How to Decide When to Splurge
Dress: Trina Turk (old, similar (on sale!) here and here; camel dress here; color block dresses here, here and (plus size) here); Booties: Sam Edelman; Necklace: Bauble Bar (old, similar here and here); Bag: Kate Spade; Sunglasses: Warby Parker (sold out, similar here and here)
You may have noticed that many of the pieces I feature in the blog are marked as "old," i.e., from a previous season and not currently available to buy (maybe I should use a more positive term for this??). This might seem odd for a style blogger who, theoretically, is supposed to help you keep up on the latest trends and help you shop!
While I certainly do want to do both of those things (which is why I always try to include links to similar items when those I am wearing are not available), my highest priority is to help you build a work wardrobe that you love without spending all of the money you earn on work clothes! The fact that so much of my wardrobe is from previous seasons is due to the fact that I've previously invested in high-quality, timeless pieces that I continue to wear and love today. For example, I've had this Trina Turk dress for several years now. I can't remember exactly how much I spent on it, but it wasn't cheap (probably in the $300ish range). While that's a bit more than I typically like spend on a dress (especially when I was just starting out), I knew this was a style that would work for many years, I loved the fabric and fit, and it wasn't something that I would see myself coming and going in.
Of course, not every item that I've splurged on over the last few years was, in hind sight, worth the investment. Through a bit of trial and error, I've developed a couple dos and don'ts in deciding whether an item is worth splurging on.
Do invest in timeless silhouettes and good fit.
If an item is in a classic silhouette or design that fits and flatters you well, then it may be a good candidate for an investment piece. While this is certainly true for the basics like silk shirts and suiting, in this situation I'm talking about items that are not the essentials. For example, a pair of leopard print pumps is not a workwear necessity, but it is a timeless item that you will be able to work into many outfits for years to come. It's worth spending a little extra on a pair that will last. The dress pictured here is another example. It's a conservative sheath (the most flattering style on me) in a neutral color combination, but with some interesting, not-too-trendy details (the little front slit and the color blocked belt) that make it stand out a bit from the crowd. As much as I love the ladylike bell and balloon sleeve trend, a dress with these is not something I would splurge on, as it will likely look dated in a year or two.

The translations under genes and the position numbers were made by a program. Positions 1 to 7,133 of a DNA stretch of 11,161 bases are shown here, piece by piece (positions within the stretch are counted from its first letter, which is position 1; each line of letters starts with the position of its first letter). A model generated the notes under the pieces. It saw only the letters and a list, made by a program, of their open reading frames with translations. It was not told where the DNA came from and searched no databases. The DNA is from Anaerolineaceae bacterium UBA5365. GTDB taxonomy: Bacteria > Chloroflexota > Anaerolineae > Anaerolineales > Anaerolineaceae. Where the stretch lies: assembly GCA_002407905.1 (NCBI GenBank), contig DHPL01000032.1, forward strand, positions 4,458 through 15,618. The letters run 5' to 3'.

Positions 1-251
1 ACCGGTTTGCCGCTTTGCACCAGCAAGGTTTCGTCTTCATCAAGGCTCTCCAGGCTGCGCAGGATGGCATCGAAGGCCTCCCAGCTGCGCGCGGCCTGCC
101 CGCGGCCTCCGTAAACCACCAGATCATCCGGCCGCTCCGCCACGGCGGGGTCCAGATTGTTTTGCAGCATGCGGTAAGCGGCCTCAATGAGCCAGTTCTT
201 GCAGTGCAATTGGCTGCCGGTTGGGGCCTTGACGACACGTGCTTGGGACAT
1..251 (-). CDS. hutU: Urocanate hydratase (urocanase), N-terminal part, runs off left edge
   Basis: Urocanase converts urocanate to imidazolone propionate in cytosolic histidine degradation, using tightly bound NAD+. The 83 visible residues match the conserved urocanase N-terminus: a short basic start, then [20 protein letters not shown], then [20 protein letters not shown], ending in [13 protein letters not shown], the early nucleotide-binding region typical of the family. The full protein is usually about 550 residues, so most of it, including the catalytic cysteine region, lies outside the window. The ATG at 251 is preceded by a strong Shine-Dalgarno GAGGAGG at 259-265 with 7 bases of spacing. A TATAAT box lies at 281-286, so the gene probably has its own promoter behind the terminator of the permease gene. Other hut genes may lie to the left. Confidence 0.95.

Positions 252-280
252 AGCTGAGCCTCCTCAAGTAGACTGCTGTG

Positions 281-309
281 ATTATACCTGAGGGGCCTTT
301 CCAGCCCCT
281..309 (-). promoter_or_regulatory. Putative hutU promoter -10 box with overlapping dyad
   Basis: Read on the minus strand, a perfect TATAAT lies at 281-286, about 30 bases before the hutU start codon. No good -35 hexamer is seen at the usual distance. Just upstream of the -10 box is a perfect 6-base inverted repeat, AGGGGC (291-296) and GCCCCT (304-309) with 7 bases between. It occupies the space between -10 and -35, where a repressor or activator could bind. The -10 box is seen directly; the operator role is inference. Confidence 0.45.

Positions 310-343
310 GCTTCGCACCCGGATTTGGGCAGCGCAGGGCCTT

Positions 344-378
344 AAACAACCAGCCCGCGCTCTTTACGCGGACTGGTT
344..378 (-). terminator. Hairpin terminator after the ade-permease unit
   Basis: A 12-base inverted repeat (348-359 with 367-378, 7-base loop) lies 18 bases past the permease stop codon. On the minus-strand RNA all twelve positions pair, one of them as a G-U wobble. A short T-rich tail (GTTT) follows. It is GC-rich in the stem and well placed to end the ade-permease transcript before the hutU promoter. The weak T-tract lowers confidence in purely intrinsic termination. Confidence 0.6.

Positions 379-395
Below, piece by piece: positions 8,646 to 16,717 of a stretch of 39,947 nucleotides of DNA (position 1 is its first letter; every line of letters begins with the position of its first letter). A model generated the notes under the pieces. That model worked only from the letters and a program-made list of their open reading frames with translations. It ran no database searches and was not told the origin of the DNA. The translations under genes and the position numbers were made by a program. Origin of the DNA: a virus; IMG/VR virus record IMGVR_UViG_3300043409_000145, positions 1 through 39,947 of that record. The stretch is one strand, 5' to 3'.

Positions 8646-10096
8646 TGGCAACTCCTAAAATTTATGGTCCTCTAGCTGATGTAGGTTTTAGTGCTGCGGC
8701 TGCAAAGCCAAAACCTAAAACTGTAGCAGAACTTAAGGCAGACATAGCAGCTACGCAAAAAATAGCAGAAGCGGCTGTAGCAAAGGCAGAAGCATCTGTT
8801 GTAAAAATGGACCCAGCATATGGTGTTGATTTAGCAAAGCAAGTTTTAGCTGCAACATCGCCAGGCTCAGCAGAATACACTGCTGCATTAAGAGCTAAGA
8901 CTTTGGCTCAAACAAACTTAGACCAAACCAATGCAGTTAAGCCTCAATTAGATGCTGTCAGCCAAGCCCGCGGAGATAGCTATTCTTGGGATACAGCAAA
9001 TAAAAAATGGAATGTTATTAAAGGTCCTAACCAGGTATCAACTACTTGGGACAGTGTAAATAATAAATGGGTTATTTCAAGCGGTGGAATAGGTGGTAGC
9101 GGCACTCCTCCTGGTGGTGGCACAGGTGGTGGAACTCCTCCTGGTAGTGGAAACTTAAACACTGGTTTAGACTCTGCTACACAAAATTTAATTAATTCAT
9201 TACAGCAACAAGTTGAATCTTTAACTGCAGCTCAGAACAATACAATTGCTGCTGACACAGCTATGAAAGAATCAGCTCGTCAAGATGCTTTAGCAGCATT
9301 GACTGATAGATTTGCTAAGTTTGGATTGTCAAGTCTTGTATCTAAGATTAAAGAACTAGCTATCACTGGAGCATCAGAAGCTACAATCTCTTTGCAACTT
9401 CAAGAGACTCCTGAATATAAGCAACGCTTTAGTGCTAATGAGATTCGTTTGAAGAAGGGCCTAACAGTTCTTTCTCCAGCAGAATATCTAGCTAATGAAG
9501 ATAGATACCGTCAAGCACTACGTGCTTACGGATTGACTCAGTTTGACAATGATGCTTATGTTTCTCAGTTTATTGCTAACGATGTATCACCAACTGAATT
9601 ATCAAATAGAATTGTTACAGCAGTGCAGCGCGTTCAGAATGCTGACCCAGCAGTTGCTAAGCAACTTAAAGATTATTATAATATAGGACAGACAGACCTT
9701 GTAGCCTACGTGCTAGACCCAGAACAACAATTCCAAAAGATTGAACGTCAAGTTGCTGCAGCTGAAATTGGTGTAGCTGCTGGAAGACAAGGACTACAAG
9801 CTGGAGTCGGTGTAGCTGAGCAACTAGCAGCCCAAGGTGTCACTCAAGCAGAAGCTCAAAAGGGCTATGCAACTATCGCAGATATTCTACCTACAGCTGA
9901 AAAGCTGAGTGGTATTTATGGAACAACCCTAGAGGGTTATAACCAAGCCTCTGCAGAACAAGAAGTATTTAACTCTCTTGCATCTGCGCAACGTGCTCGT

Do think about how the item fits into the rest of your wardrobe.
An item will be worth the investment if it will help enhance--or at least coordinate with--the other items in your wardrobe. The most obvious factor here is color (don't buy a tropical print blouse if your closet is full of muted neutrals), but this also goes for style, cut and fabric. If a splurge item will also require you to purchase coordinating shoes and jacket, then you've doubly busted your budget! If, on the other hand, an item will coordinate with a few of your other pieces in various ways to allow you to create multiple looks, then you've just expanded your wardrobe with one item rather than several, and maybe saved money in the long run!
Don't buy something just because it is on sale.
I once jumped at the "opportunity" to buy (final sale) a Diane Von Furstenburg wrap dress at a steep discount (but still not cheap!). The dress was not in a color that I tend to wear (bright turquoise), and I couldn't try it on before ordering. Big mistake. Not only is the dress way too low cut for the office, but the color goes with hardly anything in my closet, and I'm never really in the mood to wear turquoise. I have worn the dress exactly zero times. Now, even if an item is a higher-end brand on sale, I think critically about whether it really fits in with my aesthetic and whether I would be lusting after it if it was full price. If the answer to either question is "no," then I move on.
Don't impulse buy.
This is somewhat related to the first point, but also applies when items aren't on sale. If you see a beautiful dress out of your normal price point while shopping at the mall one day, by all means, try it on to figure out your size and whether you really love it, but don't buy it right away. If you're still thinking about it at the end of your shopping day or, better yet, a couple days later, then go back and spend your hard-earned money with confidence.
What are your rules of thumb when deciding whether to splurge on an item? Let me know in the comments below!